Getting through the holidays with grace

First post of 2018! And how excited I am to have this fresh, new year. To wake up and be here. The chance to hit the proverbial reset button and not look back, but…

It was a tough year, this past year 2017. I took some hard knocks that left me feeling, well, gutted.

People close to me saw my pain and my desire to isolate, give up, lean into fear. To others, I looked a-ok. Those people who didn’t know me well would not have had the opportunity, lest they see a person scared and struggling.

After all, not long ago I moved back from a foreign country (a sudden move), went through a crushing discovery, divorced, and adapted to my child’s split living arrangements after being a stay-at-home mom for 12 years.

In parallel to all that, I positioned myself to pursue my lifelong passion to serve others by helping them attain their health goals. I completed my certification and started a health and wellness coaching business (LLC)- all with minimum savings, a house on the market and a very uncertain future (after all fear was my driver and when is the future ever certain).

I know I’m not unique to crushing, blinding pain. Part of getting through that tough time and learning from those challenges (opportunities) was understanding exactly that- I am not unique. I had to put in the hard work of group and individual therapy, read countless hours of psychological advice and theory, and be of service to other people. Otherwise I could stay isolated and miss the last exit off the highway out of victimhood.

I had self-imposed limitations aplenty.

My mindset was “if it, or I, wasn’t perfect, then there was no going forward, no expanding.” Steve Pavlina sums it up well:

“trying to be perfect is nothing but a house of cards that will collapse.”

Ultimately there came a time to rework my coping mechanisms as they were sending me nowhere, fast.

I was drowning in a sea of online information, people’s opinions and a family member who could trigger that dark downward spiral to being a helpless child. How did I do it? How did I really, honestly, genuinely enjoy something that I conditioned myself to dread, dread from a place of lack? How could I love the holidays and not use past coping tactics to help me slide by with a false sense of happiness?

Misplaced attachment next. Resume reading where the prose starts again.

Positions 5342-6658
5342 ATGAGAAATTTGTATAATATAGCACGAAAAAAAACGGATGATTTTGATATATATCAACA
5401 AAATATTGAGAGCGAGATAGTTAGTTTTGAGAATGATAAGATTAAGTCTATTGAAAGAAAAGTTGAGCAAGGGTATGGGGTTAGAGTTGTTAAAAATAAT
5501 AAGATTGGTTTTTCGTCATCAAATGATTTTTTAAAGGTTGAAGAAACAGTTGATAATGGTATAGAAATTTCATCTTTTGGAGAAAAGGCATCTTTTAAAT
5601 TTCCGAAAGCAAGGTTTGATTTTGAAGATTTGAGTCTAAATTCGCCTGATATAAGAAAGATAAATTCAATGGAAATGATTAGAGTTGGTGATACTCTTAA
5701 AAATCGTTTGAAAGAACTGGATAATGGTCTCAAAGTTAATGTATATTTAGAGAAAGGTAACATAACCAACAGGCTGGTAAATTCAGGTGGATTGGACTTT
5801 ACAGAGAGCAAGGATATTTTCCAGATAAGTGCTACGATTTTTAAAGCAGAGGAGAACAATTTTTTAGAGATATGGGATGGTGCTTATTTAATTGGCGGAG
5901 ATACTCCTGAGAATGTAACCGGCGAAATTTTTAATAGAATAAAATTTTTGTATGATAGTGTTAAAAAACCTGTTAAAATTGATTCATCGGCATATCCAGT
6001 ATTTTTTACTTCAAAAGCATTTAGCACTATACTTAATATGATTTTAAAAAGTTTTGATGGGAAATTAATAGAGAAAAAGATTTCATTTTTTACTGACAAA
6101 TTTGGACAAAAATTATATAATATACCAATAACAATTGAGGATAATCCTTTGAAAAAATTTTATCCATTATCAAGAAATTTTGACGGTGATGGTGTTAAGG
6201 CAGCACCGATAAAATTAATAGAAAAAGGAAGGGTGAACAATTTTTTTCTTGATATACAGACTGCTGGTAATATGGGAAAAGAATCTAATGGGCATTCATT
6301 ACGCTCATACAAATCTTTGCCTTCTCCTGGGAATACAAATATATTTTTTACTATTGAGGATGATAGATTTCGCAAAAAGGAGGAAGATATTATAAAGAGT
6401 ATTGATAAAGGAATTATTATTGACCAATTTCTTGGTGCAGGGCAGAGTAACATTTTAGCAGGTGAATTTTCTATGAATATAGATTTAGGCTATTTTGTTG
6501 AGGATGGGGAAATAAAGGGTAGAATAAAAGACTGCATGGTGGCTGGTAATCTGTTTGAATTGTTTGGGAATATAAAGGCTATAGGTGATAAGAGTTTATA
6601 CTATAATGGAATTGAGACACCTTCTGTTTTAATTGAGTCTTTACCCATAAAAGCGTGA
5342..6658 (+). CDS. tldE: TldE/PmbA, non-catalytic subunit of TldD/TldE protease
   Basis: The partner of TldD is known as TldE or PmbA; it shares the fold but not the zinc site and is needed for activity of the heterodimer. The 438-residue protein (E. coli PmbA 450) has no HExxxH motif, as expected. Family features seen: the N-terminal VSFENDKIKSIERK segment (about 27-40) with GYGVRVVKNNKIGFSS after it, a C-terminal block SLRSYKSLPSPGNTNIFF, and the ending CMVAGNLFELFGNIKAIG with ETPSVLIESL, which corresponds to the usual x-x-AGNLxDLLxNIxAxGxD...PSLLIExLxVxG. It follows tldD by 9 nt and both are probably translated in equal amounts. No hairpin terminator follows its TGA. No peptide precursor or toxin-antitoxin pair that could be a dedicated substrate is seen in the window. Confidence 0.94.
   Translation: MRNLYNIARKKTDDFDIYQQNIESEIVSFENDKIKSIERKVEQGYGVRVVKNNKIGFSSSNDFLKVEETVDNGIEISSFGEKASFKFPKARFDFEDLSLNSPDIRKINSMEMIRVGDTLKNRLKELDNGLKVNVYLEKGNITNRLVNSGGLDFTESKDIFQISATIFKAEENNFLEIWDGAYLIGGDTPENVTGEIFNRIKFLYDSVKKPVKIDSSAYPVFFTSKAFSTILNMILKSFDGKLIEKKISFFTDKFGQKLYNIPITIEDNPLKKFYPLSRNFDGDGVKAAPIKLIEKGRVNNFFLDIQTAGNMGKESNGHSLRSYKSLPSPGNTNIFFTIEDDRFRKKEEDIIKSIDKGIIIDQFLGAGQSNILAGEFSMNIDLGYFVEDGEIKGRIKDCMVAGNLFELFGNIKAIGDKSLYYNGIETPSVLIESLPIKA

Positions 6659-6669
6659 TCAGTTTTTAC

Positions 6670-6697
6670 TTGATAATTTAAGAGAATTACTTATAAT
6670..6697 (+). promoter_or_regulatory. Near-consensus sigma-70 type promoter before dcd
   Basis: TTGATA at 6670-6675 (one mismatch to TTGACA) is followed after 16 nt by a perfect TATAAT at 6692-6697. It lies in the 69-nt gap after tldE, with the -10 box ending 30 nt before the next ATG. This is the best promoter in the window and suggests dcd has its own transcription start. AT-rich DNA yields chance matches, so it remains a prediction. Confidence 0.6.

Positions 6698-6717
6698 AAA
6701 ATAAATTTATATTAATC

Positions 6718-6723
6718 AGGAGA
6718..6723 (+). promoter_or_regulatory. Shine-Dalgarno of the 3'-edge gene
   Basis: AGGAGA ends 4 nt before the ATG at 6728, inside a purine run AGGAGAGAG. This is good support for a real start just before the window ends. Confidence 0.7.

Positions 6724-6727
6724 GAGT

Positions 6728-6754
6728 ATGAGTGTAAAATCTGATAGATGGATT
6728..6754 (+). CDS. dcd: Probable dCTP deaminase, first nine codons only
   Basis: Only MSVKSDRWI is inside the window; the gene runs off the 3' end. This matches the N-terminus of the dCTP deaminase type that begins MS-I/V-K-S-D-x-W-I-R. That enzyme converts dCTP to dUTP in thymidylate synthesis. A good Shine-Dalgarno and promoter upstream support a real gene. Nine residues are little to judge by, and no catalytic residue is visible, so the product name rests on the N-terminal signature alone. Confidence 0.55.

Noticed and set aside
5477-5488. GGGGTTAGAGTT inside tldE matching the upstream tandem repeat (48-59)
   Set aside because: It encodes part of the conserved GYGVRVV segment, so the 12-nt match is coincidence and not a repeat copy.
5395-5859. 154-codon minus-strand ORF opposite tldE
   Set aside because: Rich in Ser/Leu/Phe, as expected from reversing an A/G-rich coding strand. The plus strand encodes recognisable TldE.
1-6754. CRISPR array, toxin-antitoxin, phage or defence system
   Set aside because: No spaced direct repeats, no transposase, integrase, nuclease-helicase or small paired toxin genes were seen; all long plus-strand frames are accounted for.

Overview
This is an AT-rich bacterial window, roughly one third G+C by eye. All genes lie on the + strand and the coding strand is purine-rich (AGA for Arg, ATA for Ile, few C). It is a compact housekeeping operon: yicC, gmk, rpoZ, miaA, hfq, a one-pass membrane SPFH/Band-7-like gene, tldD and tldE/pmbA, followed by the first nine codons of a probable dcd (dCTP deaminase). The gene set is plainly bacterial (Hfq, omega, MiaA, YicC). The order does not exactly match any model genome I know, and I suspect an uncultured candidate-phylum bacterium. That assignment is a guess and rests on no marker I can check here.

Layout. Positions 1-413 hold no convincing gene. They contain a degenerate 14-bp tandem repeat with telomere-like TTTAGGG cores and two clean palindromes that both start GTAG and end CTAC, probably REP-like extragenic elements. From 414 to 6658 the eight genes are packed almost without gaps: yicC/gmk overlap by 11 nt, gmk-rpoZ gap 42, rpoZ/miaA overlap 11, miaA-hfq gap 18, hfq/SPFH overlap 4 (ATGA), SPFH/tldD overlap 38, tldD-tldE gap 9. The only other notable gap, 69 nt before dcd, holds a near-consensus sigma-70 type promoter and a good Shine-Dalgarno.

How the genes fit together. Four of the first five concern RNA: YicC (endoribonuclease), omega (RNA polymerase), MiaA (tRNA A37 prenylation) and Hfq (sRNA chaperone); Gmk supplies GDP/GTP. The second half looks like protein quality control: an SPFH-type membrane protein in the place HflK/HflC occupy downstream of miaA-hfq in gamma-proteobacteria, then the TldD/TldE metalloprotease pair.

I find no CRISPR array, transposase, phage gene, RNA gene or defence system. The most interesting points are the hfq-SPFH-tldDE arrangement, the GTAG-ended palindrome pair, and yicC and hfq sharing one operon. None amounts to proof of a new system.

I paid attention to who I am
It felt like rediscovering how to walk. What do I like, what do I want in life that comes from a place driven by real desire not from a lack mentality? Rather than what don’t I like or want, what won’t I tolerate? To what do I want, who do I want to be, who do I want to be surrounded with? It was real goal-setting for the first time in my life.

I was open with people about my struggles
Not in a broadcastingly way (ok, a little with family), but being open and honest when people asked me how I was feeling. I connected to people in an authentic way. There were some unexpected tears- in the gym, at the pool- but they were genuine and they went away. By talking about it, I grew tired of portraying myself as a victim; this was essential to transforming to a place of empowerment.

I got closer to letting go
It doesn’t happen overnight, especially when there has been a severe hurt. But looking back to where I was, I saw progress. That is enough for now. It’s hard work that takes time, like transforming your body physically.

I looked at each (holiday) day as just a day
Rather than see the holidays as a unique set of circumstances that need to be a certain way, experienced with a certain feeling, with/without certain people, I took each day as that, a day, because that’s all it really is. Doing the next right thing as things arise, noticing the beauty of the season, continuing the routine that keeps me healthy and happy by way of workouts and nourishing food.

I did small things that used to give me joy
Little things that came up- unplanned, when I the moment presented itself. The Christmas card to my postman, to the lady at the dry cleaner who I’ve known for nearly 7 years, my friend who works at the grocery store- people who are kind and help me with the small things in my life.

Nicely stated by Steve Pavlina:

no matter where you find yourself today, you always have the opportunity to grow in some small way, and no matter how small those changes are, they’re going to add up over time to create massive lifelong growth. That’s a lesson we all need to remember.

All in, it was a quiet holiday season, peaceful. I made sure that was out sharing in people’s holiday joy- at the grocery store, my tribe at the gym, coffee with friends. With this reset, I have big plans for 2018.

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In love and health,
Catherine

 

 

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